County enacts burn ban
Because of a large amount of underbrush and low humidity of late, Jack County issued a burn ban Monday morning.
County Judge Mitchell Davenport said the index the county uses to determine burn bans is well below what would normally get a ban set. Heavy rains last Spring has brought about a large amount of underbrush in areas throughout the county.
Strong winds and low humidity of late has spawned grass fires. Emergency Management Coordinator Frank Hefner, also a Bryson firefighter, said his department battled a fire that burned 364 acres north of Jermyn last week.
County officials are also struggling with a lack of volunteers going to fires. Multiple departments are being called to each fire because of only one firefighter per department able to fight fires in many cases.
“We’re uncertain of what we’re going to find once we get onsite these days,” Hefner said. “We are finding that human negligence is responsible for many of these fires.”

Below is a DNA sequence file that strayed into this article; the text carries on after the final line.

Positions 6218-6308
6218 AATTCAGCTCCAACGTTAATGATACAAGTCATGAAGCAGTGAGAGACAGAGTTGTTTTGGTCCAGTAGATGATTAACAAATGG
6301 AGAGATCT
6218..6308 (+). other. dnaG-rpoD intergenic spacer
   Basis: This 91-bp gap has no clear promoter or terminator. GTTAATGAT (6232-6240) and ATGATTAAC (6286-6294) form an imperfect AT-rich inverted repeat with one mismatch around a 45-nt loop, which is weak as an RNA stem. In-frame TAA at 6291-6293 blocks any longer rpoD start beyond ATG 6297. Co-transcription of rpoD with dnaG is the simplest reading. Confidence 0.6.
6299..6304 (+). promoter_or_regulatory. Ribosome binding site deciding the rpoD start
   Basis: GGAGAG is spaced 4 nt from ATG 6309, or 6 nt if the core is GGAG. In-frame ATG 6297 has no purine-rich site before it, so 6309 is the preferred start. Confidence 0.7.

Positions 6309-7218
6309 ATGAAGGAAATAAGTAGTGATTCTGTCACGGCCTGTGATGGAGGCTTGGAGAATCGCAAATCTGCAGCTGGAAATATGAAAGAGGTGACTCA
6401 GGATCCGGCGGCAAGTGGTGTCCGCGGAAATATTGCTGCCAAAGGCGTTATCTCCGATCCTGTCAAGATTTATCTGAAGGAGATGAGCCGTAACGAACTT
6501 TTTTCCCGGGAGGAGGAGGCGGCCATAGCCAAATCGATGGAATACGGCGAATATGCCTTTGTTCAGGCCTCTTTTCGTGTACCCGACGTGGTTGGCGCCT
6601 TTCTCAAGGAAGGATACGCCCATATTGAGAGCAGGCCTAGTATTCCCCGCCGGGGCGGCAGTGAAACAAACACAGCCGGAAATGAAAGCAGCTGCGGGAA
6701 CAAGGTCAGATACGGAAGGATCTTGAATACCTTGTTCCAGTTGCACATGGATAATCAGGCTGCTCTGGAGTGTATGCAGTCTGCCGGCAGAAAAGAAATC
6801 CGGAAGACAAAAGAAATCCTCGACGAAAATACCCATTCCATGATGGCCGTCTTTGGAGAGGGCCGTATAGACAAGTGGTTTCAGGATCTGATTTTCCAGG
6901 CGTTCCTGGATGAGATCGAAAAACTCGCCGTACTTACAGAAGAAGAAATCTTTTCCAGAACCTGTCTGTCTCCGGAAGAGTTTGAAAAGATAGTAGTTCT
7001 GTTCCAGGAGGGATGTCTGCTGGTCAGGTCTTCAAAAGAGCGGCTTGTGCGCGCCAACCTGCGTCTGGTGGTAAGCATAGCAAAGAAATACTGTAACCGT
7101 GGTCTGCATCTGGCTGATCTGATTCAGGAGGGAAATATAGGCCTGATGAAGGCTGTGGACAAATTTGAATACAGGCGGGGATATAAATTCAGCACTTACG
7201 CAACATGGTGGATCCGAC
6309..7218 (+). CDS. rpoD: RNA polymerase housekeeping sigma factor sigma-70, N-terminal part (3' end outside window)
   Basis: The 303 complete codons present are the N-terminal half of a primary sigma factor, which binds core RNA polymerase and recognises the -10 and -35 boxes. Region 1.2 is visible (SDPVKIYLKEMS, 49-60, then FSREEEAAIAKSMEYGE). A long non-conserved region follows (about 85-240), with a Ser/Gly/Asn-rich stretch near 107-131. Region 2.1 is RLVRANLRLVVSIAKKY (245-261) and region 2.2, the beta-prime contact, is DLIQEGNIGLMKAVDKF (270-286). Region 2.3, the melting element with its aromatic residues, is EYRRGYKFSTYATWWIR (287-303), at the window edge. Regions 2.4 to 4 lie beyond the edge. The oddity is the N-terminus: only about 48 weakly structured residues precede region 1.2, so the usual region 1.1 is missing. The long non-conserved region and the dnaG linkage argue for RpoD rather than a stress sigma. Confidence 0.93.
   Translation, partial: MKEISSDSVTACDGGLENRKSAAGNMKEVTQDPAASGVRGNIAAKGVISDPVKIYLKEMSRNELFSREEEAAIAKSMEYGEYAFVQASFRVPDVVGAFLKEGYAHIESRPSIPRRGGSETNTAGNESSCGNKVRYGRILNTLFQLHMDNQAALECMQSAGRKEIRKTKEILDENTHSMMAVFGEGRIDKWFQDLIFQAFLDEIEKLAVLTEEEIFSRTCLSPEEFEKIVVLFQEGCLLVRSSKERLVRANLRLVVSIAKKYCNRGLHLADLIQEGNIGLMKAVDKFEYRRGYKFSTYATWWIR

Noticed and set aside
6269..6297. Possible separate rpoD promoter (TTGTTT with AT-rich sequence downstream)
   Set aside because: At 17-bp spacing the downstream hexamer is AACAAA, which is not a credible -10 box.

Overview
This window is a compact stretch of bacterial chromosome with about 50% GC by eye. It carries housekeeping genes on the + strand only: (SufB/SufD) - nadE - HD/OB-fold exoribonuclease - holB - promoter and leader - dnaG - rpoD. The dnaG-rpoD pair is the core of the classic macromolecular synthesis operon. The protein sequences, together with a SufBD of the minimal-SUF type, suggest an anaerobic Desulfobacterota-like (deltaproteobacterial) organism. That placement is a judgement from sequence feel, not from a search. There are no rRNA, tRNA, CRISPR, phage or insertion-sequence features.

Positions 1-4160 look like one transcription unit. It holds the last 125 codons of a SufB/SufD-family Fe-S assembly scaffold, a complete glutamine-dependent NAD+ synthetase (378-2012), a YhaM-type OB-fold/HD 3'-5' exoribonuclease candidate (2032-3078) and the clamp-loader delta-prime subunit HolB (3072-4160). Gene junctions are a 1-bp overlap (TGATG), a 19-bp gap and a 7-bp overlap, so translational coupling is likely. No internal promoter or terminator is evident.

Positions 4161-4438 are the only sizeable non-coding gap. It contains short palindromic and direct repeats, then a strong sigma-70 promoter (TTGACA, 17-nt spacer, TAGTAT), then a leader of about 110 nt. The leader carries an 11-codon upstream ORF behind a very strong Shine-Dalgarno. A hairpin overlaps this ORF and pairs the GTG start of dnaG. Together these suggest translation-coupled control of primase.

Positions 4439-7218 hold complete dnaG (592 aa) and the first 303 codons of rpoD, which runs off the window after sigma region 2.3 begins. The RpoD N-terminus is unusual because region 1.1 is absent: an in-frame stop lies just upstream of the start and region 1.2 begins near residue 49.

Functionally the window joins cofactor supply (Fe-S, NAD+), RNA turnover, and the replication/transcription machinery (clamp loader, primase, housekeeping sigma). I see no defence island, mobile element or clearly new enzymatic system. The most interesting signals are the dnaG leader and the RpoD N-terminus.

Many people says they are having a controlled burn, which doesn’t exist in the judge’s mind.
“Once you ignite something, it is no longer controlled,” Davenport said. “You can have water nearby but it only takes a spark to get a fire going.”
Hefner added that while we are not in a drought, the fuel load caused by the heavy rains last spring as well as not being sure from morning to afternoon of what conditions are going to be allows for a ban to be called.
“We would need about 2-3 weeks of the rains they are forecasting to get out of this situation,” Hefner said. “Fighting a fire two weeks ago we were literally walking through water to get to the fire because of the amount of underbrush.”